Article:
Legislation to Ban Flame Retardant Draws Opposition

By LAURA SCHWARTZMAN, Capital News Service

ANNAPOLIS (April 1, 2008) - Chemical companies are fighting against a bill approved by House lawmakers last month that would ban the manufacture, sale or distribution of products containing a common but potentially toxic flame retardant.

Raymond Dawson of the Albemarle Corporation, a chemical company, told the Senate Education, Health and Environmental Affairs committee that the flame retardant known as "deca-BDE" or "deca" has saved "hundreds, perhaps thousands" of lives.

But proponents of the bill, including Richard Eskin, director of the Science Services Administration at the Maryland Department of the Environment, said the chemical could possibly degrade into the related chemicals octa-BDE and penta-BDE, flame retardants that were prohibited by the legislature in 2005.

The 2005 bill takes effect this October, and HB 1 would take effect in January 2010. Several organizations representing firefighters in Maryland support the bill.

Citizens for Fire Safety, a group representing chemical manufacturers and fire safety advocates, sent literature to the constituents of state senators on the committee urging opposition to HB 1, which would ban most usages of the chemical.

"Let's not be fooled by an industry scare tactic," said Delegate James Hubbard, D-Prince George's, the bill's sponsor. "Consider the public health of our citizens."

Deca-BDE is often used in cable insulation, electrical appliance casings and some upholstery, but not in clothing. The committee heard testimony on the bill Tuesday.

Bill Pitcher, a lawyer representing Citizens for Fire Safety, said deca-BDE has been proven safe for continued use, although studies are ongoing.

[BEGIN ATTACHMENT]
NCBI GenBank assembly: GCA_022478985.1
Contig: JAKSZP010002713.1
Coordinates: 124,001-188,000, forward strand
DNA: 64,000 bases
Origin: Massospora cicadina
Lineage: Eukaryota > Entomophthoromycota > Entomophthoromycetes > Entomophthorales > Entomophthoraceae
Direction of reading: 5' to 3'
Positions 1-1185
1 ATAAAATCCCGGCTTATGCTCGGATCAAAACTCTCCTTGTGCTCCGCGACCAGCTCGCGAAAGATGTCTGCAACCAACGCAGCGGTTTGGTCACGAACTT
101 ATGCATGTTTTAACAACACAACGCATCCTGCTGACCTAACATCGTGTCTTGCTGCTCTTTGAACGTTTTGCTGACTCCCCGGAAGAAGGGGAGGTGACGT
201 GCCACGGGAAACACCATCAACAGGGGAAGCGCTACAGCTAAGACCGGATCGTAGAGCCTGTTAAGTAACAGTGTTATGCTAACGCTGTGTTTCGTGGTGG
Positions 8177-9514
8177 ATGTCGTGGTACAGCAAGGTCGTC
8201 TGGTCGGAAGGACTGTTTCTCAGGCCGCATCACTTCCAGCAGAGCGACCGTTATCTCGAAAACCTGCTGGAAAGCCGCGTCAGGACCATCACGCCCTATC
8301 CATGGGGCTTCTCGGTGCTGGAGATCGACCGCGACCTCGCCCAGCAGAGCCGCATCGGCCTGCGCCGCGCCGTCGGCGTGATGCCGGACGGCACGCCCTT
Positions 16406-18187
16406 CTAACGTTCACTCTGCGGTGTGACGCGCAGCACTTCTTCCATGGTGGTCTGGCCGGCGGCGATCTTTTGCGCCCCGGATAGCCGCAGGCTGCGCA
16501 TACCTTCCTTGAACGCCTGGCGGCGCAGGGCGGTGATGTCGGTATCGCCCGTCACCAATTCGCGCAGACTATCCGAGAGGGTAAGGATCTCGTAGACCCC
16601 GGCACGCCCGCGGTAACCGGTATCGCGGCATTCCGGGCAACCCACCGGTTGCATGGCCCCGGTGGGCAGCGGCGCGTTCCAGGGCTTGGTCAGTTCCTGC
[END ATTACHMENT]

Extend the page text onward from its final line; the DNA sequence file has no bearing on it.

The version of the bill heard by the Senate committee exempts vehicles and vehicle parts through amendments that were added in response to opposition from the auto industry.

"If you're going to keep putting all the exemptions in it, [the bill] isn't going to solve anything," Pitcher said. "If 10 million cars out there are exempt, then what are we doing here in the first place?"

Hubbard said people are not likely to be exposed to the deca-BDE used in vehicles, which is why he allowed the amendments.

"You're not sitting under the hood," he said.

Eskin said "science is moving fairly quickly" and that deca-BDE is a suspected carcinogen that has been found in human breast milk and blood, posing a particular risk to children.

He said the chemical has also been linked to increases in liver cancer in rats and mice.

Hubbard said several companies are working to phase out the use of brominated flame retardants, which include deca-BDE.

He submitted a list of alternative flame retardants with his testimony, but opponents said alternatives are not yet as well-researched as deca-BDE.

Pitcher said the bill poses several "hassles," including the difficulty of enforcing a ban on a chemical found in several common products, many of which are manufactured by out-of-state companies that will have to figure out ways to maintain business in Maryland.

"They can't just wave a magic wand and make it go away," he said.

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